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Endangered Himalayan Vulture, bred in captivity for the First Time in India

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The Assam State Zoo recently recorded the breeding of a Himalayan Vulture in captivity for the first time in India. Details of the successful breeding were recently published in a paper titled ‘Breeding of Himalayan Vulture Gyps himalayensis Hume, 1869 in the Assam State Zoo, Guwahati, Assam.

The species categorised as ‘Near Threatened’ with an estimated population of 66,000, witnessed a significant moment of hope in their conservation journey.

Conservation of Himalayan Vulture

The ground-breaking captive breeding of the Himalayan Vulture was recorded on 14th March, 2022, at the Assam State Zoo, making a significant achievement for wildlife preservation. These Vultures, which are native to the high Himalayas, were rescued from various poisoning and accident incidents in 2011-2012. The successful breeding comes as a dedicated effort to create a suitable environment for the birds and acclimate them to the tropical conditions of the zoo.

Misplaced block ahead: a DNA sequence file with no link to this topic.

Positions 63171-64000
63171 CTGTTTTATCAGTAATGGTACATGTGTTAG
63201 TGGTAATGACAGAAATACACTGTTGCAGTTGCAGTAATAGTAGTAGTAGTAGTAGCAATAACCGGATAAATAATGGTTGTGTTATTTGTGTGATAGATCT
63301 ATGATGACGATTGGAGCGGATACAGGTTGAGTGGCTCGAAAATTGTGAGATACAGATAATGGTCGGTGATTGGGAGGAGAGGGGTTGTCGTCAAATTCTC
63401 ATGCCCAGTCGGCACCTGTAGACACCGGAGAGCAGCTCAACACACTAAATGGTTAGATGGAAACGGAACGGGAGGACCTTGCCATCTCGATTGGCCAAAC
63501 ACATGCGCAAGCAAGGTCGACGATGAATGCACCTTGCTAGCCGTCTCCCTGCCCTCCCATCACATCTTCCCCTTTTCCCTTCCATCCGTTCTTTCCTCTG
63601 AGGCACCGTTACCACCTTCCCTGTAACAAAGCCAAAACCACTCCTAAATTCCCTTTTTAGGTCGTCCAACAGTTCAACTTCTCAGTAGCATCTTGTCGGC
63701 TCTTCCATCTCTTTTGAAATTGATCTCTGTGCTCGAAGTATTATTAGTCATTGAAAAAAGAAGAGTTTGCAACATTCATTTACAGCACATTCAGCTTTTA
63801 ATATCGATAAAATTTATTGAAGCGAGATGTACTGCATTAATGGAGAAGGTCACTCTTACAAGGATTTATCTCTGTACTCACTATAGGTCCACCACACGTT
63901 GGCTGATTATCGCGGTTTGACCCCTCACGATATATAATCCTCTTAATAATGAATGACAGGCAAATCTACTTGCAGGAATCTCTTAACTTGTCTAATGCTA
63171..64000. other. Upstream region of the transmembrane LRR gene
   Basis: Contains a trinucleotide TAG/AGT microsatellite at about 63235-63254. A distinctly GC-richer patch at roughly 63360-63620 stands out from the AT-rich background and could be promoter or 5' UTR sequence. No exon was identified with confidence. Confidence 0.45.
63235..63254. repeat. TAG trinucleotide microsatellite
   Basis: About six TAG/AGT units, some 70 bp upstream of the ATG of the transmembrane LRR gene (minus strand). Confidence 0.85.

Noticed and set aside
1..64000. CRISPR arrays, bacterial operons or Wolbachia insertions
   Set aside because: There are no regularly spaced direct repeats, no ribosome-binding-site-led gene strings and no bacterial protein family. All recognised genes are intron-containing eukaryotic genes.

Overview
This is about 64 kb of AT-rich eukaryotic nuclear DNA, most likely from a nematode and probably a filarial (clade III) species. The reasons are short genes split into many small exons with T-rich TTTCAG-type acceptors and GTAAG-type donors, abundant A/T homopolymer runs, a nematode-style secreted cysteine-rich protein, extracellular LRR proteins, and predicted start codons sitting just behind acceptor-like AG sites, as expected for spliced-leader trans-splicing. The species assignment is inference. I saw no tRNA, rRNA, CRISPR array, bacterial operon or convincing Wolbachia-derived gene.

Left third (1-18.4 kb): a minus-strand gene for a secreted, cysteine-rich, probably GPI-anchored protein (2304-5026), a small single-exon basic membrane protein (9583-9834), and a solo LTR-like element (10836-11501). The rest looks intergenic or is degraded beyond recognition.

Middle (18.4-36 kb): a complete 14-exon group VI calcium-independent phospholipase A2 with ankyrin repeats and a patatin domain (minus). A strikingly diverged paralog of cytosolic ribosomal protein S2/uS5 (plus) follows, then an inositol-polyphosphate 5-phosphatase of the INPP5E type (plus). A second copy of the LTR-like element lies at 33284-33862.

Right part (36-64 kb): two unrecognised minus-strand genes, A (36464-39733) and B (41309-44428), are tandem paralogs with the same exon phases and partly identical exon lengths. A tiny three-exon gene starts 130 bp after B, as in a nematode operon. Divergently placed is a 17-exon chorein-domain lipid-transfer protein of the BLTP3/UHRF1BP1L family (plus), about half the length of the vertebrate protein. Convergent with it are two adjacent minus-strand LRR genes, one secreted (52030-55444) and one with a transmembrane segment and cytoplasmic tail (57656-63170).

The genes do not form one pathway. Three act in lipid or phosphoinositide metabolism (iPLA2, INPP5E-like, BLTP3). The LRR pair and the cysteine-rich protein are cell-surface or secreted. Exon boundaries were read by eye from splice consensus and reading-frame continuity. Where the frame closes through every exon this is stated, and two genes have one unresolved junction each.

Breeding the Himalayan Vulture in Guwahati was a challenging task as this species breeds in snow-clad mountains. However, with the passage of time, the vulture adapted to the zoo’s tropical surroundings. Researchers provided necessary care, created artificial brooding facilities with precise temperature and feeding schedules, to ensure the successful hatching and rearing of the nestling.


The successful breeding of Himalayan Vulture at the Assam State Zoo is the second instance in the world, after France, where these vultures have been bred in captivity. This accomplishment underscores the significant role of zoos and breeding centre in conservation efforts, particularly for endangered species like vultures.

Efforts for Conservation of Vulture’s Population

 Vulture population have experienced drastic declines in recent years, leading to ‘Critically Endangered’ status for three resident Gyps vulture species.

The conservation breeding centres at four locations, including the Vulture Conservation Breeding Centre at Rani, Assam playing a pivotal role in augmenting vulture populations.

With 39 White-rumped vultures released into the wild from the VCBC in Haryana and West Bengal, researchers and conservationists are closely monitoring their progress through transmitters. This monitoring helps track the vultures’ movements and behaviour, further informing conversation strategies.

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